Feminine gender norms encourage young Latina women to believe that voting is important for the sake of the community while masculine gender norms lead young Latino boys to believe that voting is important to serve their own personal needs. Young men are socialized to ask for "the best candidate for me” while young women are taught to value "the best candidate for us”. Both of these motivations for voting result in about the same voter turnout, however, as "we” mentality is more likely to lead to other forms of civic engagement, like community organizing and community service, than a "me” mentality.

TITLE: "They and We: Identity, Gender, and Politics among Latino Youth in Los Angeles”
AUTHOR: Garcia Bedolla
JOURNAL: Social Science Quarterly YEAR: 2000
DIGITAL RIGHTS: Available for $11 from Refdoc



Gender norms lead young men and women to be civically engaged in different ways. Women tend to be less politically interested and informed than men on national issues and candidates. However, because women have traditionally been expected to be responsible for children, women are more likely to be informed on issues of education and are more likely to be able to name local school officials. If we want men to be more involved at the local level and women to be more involved at the national level, we need to challenge the cultural masculine norms that reproduce these differences.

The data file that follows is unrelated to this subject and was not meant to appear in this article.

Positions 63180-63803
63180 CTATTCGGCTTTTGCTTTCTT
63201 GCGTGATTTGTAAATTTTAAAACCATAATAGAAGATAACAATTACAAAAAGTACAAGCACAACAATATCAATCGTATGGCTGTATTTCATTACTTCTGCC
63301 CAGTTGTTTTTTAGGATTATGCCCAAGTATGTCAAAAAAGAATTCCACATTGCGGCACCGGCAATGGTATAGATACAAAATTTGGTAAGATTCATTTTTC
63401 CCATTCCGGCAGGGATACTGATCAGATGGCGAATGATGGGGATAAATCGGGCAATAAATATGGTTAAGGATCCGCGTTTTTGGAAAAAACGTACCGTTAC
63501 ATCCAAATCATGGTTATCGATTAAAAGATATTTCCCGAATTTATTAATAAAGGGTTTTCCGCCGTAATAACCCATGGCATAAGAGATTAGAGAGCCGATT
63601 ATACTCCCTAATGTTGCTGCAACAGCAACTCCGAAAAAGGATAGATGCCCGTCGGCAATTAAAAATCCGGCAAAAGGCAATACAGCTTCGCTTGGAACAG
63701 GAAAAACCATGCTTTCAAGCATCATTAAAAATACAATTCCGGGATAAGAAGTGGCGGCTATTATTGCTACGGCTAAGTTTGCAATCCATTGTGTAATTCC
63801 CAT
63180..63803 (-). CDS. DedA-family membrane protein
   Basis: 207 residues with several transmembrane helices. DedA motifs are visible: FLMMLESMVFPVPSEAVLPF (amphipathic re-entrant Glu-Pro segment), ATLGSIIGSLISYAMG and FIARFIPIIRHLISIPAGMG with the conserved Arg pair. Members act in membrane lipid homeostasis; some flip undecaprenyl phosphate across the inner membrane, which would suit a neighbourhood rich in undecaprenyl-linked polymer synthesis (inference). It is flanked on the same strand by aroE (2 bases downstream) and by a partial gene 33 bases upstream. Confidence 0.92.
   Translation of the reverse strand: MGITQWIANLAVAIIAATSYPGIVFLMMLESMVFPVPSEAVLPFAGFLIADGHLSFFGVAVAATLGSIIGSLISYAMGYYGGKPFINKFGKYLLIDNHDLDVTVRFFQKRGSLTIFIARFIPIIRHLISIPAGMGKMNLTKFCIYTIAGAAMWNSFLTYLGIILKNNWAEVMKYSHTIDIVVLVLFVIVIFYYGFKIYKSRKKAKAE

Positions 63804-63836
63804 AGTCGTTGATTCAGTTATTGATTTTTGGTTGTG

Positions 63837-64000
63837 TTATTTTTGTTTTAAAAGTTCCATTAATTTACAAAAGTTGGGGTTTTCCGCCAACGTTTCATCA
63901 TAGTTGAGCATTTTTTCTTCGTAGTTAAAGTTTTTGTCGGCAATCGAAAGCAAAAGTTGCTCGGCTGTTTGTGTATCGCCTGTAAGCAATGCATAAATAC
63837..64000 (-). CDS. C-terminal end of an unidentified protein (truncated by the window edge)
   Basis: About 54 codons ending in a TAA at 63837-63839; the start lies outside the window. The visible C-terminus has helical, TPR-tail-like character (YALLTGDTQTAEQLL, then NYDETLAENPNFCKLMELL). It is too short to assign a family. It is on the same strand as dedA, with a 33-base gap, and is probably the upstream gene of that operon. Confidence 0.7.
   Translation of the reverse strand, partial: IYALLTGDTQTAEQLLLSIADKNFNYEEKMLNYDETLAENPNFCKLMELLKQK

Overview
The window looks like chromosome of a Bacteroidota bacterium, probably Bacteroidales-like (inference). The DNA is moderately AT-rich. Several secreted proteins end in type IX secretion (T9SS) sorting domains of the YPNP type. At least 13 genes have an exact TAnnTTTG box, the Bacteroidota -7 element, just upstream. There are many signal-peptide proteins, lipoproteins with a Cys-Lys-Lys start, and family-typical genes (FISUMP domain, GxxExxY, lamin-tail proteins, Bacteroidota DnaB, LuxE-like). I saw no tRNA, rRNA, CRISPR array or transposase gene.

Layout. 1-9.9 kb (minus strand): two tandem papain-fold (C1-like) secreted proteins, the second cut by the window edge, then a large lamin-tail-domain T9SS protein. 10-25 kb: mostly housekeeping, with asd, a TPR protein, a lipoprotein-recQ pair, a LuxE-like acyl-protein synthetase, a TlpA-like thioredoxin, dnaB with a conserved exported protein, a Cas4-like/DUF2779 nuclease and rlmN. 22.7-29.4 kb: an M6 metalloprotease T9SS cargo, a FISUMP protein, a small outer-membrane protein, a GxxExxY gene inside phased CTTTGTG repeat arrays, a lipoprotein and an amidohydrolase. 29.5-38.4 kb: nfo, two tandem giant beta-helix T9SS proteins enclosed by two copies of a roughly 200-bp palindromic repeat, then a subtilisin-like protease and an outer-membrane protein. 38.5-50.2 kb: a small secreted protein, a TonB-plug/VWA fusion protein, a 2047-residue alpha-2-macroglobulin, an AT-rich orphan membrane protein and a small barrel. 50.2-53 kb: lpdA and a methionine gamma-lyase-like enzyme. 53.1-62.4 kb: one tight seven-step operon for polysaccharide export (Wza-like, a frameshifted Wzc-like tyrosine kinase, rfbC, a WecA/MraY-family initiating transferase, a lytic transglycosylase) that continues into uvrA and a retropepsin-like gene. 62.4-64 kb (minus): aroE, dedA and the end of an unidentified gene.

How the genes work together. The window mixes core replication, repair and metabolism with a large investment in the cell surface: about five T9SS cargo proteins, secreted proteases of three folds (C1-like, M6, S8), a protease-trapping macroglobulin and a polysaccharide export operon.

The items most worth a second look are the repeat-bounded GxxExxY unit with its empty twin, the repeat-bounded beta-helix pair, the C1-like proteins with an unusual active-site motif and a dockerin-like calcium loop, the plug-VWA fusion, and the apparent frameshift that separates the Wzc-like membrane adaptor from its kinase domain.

TITLE:”Women in Computer –Related Majors: A Critical Synthesis of Research and Theory from 1994 to 2005.”
AUTHOR: Sidney Verba, Nancy Burns, and Kay Schlozman
JOURNAL: The Journal of Politics YEAR: 1997
DIGITAL RIGHTS: Available from Cambridge Journals for $25.00